What thicknesses of chipboard can I cut with Knife Blade?
- 2mm Cricut Chipboard only
What do I look for when purchasing materials?
- We recommend using Knife Blade to cut Cricut Chipboard, 2mm only because it is made of high-grade material. Using other chipboard materials may damage Knife Blade.
How large can my cuts be?
- Maximum size of cut: 10.5” x 10.5”
- Minimum size of cut: 0.75” x 0.75” (includes interior and exterior cuts)
- Width of cuts should not be smaller than the diameter of a pencil
- Make sure all cuts are at least ¼” away from the edge of chipboard (if the blade crosses the edge of the chipboard, there is a high probability that the blade will be damaged)
Tip: Cutting images or patterns smaller than our recommended settings could result in inconsistent cuts or blade damage. Smaller, or more intricate, cuts may work with some images and not with others. If you decide to assume the risk, we recommend mirroring your image and keeping supervising your material throughout the cut. If small pieces are dislodged during the cut, pause the machine and remove them without ejecting your mat before continuing to cut.
Which mat should I use?
- StrongGrip Mat
How do I prepare the materials?
- For best results, open Cricut Chipboard and lay flat for 24 hours to acclimate material to your climate. If chipboard starts to warp, place under a heavy object.
- Use a brayer to create a firm bond between material and your machine mat's adhesive surface. Place project materials on the mat, then lightly roll the brayer over the entire surface.
- Tape all four edges of chipboard to the mat within 1” of the corner (masking tape or blue painter’s tape recommended)
- On Cricut Maker™ machine, move white star wheels all the way to the right (Learn more).
- If left in place, star wheels may leave an imprint on project material.
- Make sure no part of your material will go under the rubber rollers (this could cause the machine to jam or error)
- Whenever possible, test a cut prior to cutting your main project.
- If edges come out rugged, replace blade prior to the final cut.
How long will my cuts take?
Thicker materials require multiple cut-passes with gradually increasing pressure. This means that Knife Blade cuts will take significantly more time than cutting thinner materials with other blades. Design Space will tell you approximately how long a Knife Blade cut will take.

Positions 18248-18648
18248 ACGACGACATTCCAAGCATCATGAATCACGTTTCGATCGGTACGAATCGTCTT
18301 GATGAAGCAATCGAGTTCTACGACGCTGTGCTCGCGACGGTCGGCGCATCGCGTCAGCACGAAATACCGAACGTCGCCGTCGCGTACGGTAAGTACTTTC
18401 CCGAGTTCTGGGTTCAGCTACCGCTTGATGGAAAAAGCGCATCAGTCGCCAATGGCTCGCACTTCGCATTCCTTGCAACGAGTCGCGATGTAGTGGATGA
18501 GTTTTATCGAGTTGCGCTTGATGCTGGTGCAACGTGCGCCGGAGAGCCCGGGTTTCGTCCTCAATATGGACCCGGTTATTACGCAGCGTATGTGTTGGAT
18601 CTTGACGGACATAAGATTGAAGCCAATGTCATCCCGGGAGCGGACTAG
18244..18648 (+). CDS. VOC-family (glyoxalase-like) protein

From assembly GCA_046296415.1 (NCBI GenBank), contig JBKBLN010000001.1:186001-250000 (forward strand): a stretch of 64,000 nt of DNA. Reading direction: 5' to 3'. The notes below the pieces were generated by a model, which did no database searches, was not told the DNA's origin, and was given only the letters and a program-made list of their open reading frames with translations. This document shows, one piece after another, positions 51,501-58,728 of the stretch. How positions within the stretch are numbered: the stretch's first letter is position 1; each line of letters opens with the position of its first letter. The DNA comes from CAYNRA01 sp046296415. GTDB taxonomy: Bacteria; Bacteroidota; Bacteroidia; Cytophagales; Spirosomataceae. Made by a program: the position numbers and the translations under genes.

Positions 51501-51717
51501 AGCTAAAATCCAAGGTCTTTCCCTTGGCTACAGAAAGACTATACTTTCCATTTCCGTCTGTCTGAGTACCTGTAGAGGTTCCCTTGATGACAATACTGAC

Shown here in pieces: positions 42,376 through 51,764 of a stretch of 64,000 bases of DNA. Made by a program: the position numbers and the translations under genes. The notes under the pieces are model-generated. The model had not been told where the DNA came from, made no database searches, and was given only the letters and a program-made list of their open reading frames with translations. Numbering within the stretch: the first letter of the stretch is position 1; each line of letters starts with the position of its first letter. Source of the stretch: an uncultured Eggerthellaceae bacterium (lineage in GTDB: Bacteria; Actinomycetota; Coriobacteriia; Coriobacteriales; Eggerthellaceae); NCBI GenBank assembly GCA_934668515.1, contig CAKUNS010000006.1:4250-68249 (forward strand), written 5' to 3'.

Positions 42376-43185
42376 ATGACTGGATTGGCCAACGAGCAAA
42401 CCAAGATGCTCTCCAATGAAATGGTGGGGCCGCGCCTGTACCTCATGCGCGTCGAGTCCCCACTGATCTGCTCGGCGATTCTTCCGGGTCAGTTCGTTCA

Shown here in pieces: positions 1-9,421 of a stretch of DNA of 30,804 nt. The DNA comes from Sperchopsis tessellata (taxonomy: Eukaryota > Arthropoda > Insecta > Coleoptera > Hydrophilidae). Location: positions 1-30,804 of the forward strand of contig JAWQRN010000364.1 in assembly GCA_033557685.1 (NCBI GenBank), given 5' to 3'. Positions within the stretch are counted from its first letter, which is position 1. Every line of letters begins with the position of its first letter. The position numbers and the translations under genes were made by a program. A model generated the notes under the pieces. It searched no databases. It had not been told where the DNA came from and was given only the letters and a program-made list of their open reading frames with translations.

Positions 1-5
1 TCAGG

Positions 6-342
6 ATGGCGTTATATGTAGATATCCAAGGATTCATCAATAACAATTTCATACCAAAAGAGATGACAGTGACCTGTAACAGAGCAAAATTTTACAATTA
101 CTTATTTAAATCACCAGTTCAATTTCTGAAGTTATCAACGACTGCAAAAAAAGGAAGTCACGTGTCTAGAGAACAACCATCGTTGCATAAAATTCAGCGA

- Once you select a cut setting and load your mat for a Knife Blade project, an alert will inform you to expect a longer-than-usual cut time.
- When the first cut pass has been completed, Design Space calculates the expected cut-time remaining based on how long the first pass took and how many passes are pre-programmed for that material. It also displays which pass the machine is currently executing and the expected number of total passes.
Tip: The duration of the cut will vary depending on the material, size, and intricacy of the image(s) being cut.
What should I do while my machine is cutting?
- Check on the machine frequently to review cuts
- You may notice small pieces finish cutting and are no longer held down by the mat prior to all passes being completed. Pause the machine and remove pieces as needed.
- Some images may appear to be complete prior to the completion of all passes. For best results, allow the machine to complete all passes.
Once my cut is complete, what do I do next?
- Check your cut prior to removing the mat from the machine. If the cut is still connected to the material, press the Cricut “C” to add an additional cutting pass.
- Remove cuts from the mat, then remove the tape and excess material.
- Expect to see Knife blade impressions or cuts on the mat
- For best results, if you're cutting several of the same images, place the image on different parts of your cutting mat
- Examine cuts to see if all pieces have been completely cut.
- If there are pieces that should have cut but didn’t, flip the piece over and use a craft knife to gently follow the cuts until the piece is free
- If a piece is not completely cut, do not try to pop it out – pushing on the piece could cause it to break.
- If your material moves as it is being cut, your mat may not be sticky enough
- If your material is not completely cut, your blade may need to be replaced
- Occasionally the machine may stop during the cut but additional passes are still required. If this happens, follow the on-screen prompts in Design Space®.
- If the machine continues to stop in the same area, repeat the process. This may take several tries.
- If the machine cannot move past this point, there may be imperfections in the material. Remove material from your machine, discard, and begin the cut again with a new piece of material.